Over to the XML component. Do flash or java provide ways to issue TRACE requests? If so, wouldn't that be a bug with those plugins? I believe that our plugin API gives plugins the ability to issue HTTP requests using our stack, but a plugin could easily use its own HTTP stack, so limiting what a plugin can do wouldn't be worth it.
(In reply to comment #1) > Over to the XML component. > > Do flash or java provide ways to issue TRACE requests? I do not know. I'm not a specialist in either Mozilla or those plugins. > If so, wouldn't that be > a bug with those plugins? I believe that our plugin API gives plugins the > ability to issue HTTP requests using our stack, but a plugin could easily use > its own HTTP stack, so limiting what a plugin can do wouldn't be worth it. I believe the opposite. Using browser's HTTP stack gives more power than using its own HTTP stack: depending on the browser's implementation, it may use secret credential stored in the browser, or it may share the keep-alive connections and proxy connections with other browser-initiated request(*1). This cannot be achieved by plugin's own HTTP implementation. The reported problem does not arise for any components which uses its own HTTP implementation, unless users told the same secret explicitly to such components. So, allowing its HTTP stack for other's use should be careful in general. Having an interface which allows arbitrary requests to be sent is equivalent to having an interface which allows every secret passwords to be read by them. Having own "sanity check" before using own secret credential will be a good, "more secure" idea. (*1) If Mozilla differentiate between internally/externally generated request and do not perform such a thing for external requests, it is no problem. I don't know about such internal issue.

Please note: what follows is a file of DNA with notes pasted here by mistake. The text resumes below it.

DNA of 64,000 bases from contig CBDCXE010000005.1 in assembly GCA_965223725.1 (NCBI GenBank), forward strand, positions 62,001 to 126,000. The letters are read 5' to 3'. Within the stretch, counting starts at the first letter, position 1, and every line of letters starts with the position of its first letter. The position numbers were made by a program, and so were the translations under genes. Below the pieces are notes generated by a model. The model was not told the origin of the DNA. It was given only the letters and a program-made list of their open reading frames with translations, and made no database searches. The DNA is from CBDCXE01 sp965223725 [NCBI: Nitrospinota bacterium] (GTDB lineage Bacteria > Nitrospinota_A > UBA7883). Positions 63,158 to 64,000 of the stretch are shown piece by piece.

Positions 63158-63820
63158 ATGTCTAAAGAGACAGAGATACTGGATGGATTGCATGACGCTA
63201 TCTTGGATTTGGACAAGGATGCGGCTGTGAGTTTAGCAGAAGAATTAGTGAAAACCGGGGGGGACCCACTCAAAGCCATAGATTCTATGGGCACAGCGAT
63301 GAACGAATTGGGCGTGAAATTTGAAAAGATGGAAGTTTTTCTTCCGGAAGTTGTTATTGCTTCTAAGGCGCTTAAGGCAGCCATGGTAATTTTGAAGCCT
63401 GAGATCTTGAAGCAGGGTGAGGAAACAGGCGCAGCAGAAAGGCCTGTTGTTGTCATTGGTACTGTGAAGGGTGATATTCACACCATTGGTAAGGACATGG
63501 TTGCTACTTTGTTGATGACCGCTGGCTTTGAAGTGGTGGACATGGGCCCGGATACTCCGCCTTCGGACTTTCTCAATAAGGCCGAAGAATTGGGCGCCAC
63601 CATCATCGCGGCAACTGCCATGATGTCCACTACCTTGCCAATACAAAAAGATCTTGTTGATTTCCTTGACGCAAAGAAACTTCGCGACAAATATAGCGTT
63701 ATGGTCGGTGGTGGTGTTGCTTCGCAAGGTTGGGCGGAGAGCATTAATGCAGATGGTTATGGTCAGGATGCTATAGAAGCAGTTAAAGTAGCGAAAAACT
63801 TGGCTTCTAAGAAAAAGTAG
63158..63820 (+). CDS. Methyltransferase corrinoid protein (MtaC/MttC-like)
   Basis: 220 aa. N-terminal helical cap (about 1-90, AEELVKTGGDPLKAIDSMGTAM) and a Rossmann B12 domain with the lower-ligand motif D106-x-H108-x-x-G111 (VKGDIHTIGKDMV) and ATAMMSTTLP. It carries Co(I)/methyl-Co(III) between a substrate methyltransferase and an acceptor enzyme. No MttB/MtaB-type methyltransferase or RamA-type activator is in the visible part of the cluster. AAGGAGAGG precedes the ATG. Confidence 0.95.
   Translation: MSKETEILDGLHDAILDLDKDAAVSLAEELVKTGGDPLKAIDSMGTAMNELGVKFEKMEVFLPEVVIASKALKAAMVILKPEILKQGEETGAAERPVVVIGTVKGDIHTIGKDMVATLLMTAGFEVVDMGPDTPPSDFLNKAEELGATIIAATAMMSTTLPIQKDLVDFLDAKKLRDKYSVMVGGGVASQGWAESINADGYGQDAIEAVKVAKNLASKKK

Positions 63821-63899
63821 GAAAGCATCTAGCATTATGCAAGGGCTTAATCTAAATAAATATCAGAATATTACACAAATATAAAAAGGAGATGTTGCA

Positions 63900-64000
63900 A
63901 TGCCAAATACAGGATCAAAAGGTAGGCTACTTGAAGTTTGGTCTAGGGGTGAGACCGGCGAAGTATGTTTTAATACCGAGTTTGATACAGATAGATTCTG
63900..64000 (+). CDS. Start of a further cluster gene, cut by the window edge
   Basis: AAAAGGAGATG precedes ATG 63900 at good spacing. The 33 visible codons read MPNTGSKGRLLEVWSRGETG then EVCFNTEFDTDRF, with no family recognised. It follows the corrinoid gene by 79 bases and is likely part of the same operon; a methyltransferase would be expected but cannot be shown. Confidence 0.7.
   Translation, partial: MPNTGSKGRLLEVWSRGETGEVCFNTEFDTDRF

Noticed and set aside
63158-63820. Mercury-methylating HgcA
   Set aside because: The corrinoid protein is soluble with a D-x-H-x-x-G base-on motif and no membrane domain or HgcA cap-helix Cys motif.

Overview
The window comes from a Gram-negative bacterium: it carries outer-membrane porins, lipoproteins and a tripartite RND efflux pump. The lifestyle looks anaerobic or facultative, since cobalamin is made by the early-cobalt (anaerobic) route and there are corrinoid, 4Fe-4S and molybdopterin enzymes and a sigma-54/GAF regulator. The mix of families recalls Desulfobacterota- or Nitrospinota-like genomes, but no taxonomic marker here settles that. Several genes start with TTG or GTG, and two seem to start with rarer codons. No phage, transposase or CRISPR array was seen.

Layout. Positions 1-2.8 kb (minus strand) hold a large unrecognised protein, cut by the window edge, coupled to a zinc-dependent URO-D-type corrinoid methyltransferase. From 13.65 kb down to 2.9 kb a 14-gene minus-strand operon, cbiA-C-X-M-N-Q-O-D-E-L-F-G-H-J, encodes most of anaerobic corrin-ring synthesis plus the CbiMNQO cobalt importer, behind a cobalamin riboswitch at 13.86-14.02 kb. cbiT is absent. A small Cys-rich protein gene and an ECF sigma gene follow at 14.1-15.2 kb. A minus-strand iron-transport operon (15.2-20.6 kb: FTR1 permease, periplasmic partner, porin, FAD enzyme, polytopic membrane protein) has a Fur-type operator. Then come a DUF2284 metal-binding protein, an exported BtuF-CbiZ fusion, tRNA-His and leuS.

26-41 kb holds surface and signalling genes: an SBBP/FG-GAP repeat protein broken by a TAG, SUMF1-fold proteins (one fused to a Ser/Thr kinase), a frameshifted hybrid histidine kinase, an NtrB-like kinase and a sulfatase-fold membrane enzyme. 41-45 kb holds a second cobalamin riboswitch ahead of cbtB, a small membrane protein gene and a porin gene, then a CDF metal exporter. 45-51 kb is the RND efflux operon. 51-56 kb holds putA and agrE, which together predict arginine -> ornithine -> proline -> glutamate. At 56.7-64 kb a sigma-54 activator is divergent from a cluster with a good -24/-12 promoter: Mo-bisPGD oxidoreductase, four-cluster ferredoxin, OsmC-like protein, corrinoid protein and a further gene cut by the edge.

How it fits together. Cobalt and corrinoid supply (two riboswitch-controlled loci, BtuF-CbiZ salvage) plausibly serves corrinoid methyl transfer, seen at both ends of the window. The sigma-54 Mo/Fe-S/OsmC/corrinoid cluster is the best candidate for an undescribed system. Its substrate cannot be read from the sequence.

You make a good point about re-using the same HTTP stack. It is indeed the case that Mozilla does not differentiate external vs internal HTTP requests, so they would all potentially be pipelined together, for example. But, plugins do actually have access to Mozilla's password cache. There is an API for that explicitly to allow the Java plugin to act like it is using Mozilla's HTTP stack when in fact it is not.
(In reply to comment #3) > But, plugins do > actually have access to Mozilla's password cache. There is an API for that > explicitly to allow the Java plugin to act like it is using Mozilla's HTTP stack > when in fact it is not. Oops... Is it a good design? I might become wanting to send a featurewish bug report about changing this interface :-P # Is there a API for getting cookies, too? Anyway, this answers to my first concern, in very unexpected way :-) Now this is not the issue for plugin (modulo cookies), I agree. Fixing it at XMLHTTP layer will be fine. # How about issues in bug 302263? Does the problems regarding # Content-length and Transfer-encoding reappear for plugins? ## Host might not be a problem in this case.